Ah well, guess I should leave the explanations to you physics guys, and women, of course.
MarcoD
#49
Nov28-11, 07:42 PM
P: 98
Quote Quote by Willowz View Post
A little more confusion. Are you portraying logic in terms of causality?
I would think so. The original poster commented on that logic is a byproduct of language, and I wonder whether logic is not a byproduct of a causal understanding of the world.
Willowz
#50
Nov28-11, 08:08 PM
P: 256
That would make sense. But, in that case how the heck do we do math?
MarcoD
#51
Nov28-11, 09:45 PM
P: 98
Quote Quote by Willowz View Post
That would make sense. But, in that case how the heck do we do math?
God, I personally do believe that math is a side effect of modeling the world linguistically, that language developed as darwinistic means of having an edge over other species, and that formal logic can be used to make the math, or our reasoning, precise. I.e., math is attaching concepts to symbols and manipulating these symbols, which is the basis of the linguistic darwinistic advantage. We advanced from sensing to attaching 'symbols' to what we sense, to uttering and writing down these 'symbols,' to manipulating those 'symbols' orderly which ultimately gave us a means to formulate hypotheses on our world. Each step, not necessarily in that order, increasing our competitive edge over others.

But in that puzzle, there is no reason for me to assume that math -or maybe, the math we developed- is anything else than an imperfect approximation of the world we interact with.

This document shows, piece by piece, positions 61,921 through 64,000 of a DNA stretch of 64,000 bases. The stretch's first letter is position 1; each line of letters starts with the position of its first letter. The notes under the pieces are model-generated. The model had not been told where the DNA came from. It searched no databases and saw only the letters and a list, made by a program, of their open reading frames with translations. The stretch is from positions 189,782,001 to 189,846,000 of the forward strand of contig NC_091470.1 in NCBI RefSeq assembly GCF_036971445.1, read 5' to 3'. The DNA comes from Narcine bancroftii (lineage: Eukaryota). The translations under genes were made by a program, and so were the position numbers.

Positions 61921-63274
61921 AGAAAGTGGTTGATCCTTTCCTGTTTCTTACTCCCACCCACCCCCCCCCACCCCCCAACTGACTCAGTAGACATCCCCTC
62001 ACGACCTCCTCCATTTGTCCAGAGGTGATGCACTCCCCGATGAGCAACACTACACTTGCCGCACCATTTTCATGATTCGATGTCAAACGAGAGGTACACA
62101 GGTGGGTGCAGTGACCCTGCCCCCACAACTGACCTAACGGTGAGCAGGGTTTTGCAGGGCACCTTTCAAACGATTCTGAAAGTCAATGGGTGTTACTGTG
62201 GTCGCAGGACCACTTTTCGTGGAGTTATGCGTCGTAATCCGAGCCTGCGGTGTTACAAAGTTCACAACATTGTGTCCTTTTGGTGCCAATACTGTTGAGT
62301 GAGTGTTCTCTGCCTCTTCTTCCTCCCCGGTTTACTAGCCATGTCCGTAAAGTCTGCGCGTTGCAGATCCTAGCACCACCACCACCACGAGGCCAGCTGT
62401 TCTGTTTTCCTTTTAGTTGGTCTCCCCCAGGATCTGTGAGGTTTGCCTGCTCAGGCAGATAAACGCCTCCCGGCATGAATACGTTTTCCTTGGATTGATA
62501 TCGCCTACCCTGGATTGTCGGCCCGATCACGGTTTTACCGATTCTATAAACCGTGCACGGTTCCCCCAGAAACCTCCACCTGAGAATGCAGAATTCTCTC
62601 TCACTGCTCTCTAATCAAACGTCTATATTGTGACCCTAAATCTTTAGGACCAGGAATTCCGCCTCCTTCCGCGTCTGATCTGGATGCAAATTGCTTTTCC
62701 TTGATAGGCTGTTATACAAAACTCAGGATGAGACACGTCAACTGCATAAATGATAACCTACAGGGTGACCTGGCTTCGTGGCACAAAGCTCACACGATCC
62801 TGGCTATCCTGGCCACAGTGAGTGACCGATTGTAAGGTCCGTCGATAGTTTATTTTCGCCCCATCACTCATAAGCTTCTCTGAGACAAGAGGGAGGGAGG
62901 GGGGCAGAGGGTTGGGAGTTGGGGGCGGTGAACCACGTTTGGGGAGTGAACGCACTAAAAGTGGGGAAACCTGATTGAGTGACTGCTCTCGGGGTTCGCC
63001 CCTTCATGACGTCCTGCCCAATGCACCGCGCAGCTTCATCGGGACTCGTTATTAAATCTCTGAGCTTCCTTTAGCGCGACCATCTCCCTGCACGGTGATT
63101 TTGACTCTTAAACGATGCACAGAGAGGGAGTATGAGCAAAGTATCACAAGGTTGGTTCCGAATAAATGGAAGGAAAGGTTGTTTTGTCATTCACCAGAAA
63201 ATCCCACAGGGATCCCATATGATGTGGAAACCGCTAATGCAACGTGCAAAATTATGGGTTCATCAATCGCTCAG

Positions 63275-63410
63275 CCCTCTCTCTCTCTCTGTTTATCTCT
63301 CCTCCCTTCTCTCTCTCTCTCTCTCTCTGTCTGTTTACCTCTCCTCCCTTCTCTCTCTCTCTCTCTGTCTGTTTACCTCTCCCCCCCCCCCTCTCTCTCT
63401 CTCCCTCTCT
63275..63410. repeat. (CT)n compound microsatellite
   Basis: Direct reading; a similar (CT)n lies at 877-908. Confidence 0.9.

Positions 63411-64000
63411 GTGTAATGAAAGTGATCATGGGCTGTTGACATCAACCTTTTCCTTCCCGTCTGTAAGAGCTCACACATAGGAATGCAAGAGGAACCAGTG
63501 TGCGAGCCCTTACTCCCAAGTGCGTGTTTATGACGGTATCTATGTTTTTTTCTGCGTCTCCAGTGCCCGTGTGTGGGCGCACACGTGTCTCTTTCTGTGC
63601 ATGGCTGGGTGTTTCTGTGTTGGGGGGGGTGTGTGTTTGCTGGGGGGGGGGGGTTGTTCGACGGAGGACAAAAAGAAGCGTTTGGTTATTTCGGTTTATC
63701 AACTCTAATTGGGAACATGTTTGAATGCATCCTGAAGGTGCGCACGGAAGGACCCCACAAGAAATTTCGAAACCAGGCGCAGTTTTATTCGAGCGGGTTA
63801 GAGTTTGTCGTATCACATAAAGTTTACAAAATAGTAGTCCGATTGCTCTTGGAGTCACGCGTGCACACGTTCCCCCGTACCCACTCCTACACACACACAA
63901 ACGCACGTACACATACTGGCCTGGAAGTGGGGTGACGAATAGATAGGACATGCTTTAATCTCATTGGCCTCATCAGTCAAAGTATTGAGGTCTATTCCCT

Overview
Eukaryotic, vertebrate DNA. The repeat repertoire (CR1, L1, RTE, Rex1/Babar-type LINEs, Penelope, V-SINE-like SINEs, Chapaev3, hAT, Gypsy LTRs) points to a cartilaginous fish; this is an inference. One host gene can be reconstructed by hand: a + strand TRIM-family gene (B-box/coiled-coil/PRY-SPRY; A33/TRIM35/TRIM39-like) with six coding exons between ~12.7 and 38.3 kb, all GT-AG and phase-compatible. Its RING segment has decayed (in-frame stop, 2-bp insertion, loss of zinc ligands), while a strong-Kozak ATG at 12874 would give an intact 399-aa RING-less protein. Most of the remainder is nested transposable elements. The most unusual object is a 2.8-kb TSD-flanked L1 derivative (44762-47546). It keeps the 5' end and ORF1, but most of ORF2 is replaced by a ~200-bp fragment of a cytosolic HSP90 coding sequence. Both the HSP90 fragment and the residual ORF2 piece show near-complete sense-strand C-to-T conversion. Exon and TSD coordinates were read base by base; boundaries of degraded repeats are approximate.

Another thing. People, you, often state we are good at doing logic and math. But honestly, if anything, the world shows that people are plain lousy at logic or math. The vast majority of people make lots of mistakes even employing basic arithmetic, and in daily life almost everyone rather defaults to primary feelings instead of logic.

We are exceptionally bad at manipulating symbols, consequently, doing math. We're just fuzzily moving symbols around, like apes playing with stones.
RegressLess
#52
Nov29-11, 09:57 AM
P: n/a
Logic has little or nothing to do with language. Animals with less developed brains do not cooperate, although it is logical because it benefits survival. However, intelligent animals such as crows and apes do cooperate.
disregardthat
#53
Nov29-11, 11:07 AM
Sci Advisor
P: 1,807
Quote Quote by RegressLess View Post
Logic has little or nothing to do with language. Animals with less developed brains do not cooperate, although it is logical because it benefits survival. However, intelligent animals such as crows and apes do cooperate.
"Logic has little or nothing to do with language."

"it is logical because it benefits survival."

You have no idea what logic is. Read a definition of logic, and you will see that logic has nothing to do with any of that which you are suggesting.

Logic is valid reasoning. It has everything to do with language.
RegressLess
#54
Nov29-11, 11:24 AM
P: n/a
Let me correct myself. Language has nothing to do with the origin of logic. If anything, language is born from logic. The crow reasons that if he drops a nut on a busy road, cars will break it open for him.

Is it not true that cooperation is logical? Does cooperation not benefit survival? I fail to see how I am so wrong.